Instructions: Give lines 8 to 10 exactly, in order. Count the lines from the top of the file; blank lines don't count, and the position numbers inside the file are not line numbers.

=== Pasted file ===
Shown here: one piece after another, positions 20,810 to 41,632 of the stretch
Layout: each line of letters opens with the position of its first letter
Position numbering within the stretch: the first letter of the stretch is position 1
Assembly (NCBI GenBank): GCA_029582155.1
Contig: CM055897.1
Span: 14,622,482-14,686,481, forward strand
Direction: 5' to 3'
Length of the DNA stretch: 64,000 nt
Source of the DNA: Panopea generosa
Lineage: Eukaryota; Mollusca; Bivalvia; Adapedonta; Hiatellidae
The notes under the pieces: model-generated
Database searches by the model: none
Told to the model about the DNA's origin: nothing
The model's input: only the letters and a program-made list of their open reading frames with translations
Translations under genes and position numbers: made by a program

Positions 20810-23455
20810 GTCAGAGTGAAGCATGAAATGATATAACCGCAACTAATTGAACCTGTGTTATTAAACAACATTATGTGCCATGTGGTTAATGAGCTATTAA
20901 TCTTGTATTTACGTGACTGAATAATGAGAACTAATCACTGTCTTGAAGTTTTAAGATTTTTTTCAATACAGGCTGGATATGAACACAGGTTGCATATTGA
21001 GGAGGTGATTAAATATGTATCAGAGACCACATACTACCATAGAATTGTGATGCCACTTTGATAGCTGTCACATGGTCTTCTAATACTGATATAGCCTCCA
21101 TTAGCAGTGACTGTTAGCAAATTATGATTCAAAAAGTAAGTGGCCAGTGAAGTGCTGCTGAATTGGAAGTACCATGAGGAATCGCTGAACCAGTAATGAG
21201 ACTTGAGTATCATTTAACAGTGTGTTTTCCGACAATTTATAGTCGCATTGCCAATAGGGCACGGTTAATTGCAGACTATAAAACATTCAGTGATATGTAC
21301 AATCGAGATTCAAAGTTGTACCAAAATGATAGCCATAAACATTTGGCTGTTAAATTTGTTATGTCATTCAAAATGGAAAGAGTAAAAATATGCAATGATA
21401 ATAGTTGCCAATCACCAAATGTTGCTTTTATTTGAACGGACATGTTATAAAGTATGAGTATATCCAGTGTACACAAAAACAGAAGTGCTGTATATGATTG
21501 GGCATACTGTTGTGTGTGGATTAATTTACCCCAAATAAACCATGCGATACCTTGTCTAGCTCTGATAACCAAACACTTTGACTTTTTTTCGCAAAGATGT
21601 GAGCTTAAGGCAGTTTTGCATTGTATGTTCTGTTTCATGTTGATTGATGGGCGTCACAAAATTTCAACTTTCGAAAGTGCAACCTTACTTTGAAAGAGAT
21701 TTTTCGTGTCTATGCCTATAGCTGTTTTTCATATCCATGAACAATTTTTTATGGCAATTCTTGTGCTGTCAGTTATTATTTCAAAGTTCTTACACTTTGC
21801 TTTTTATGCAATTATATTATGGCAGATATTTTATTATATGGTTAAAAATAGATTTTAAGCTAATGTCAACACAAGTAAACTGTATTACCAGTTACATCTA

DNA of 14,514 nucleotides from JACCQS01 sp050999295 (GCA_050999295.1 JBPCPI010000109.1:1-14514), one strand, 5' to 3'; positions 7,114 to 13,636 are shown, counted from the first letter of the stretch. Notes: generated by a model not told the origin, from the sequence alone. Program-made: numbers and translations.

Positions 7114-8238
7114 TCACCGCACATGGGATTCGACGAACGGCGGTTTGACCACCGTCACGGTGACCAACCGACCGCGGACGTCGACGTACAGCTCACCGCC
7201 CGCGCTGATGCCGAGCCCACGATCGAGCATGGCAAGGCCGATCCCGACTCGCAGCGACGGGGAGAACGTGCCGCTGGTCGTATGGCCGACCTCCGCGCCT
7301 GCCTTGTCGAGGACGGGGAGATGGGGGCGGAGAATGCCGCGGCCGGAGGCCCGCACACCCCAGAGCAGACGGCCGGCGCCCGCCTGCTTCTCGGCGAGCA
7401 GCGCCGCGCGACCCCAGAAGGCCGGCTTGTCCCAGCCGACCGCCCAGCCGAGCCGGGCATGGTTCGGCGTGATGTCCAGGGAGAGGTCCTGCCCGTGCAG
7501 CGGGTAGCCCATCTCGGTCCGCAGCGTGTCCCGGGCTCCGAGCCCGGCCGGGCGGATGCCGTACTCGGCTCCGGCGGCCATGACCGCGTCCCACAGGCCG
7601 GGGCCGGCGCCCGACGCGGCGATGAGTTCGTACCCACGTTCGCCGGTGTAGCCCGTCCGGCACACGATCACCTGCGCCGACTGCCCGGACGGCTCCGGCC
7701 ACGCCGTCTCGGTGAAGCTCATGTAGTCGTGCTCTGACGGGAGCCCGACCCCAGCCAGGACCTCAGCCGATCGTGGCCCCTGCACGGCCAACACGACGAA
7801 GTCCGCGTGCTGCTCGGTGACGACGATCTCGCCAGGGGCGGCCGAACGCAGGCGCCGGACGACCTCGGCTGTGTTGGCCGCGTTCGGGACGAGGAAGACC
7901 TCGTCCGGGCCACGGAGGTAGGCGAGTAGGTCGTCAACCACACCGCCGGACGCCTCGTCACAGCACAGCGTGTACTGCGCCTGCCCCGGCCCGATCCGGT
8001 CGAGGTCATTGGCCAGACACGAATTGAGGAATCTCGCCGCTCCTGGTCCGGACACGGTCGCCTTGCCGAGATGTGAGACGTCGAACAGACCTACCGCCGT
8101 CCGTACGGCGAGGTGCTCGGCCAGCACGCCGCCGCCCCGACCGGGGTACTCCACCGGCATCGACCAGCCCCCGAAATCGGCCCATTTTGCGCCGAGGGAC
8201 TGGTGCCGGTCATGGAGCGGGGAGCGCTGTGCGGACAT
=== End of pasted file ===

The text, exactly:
Length of the DNA stretch: 64,000 nt
Source of the DNA: Panopea generosa
Lineage: Eukaryota; Mollusca; Bivalvia; Adapedonta; Hiatellidae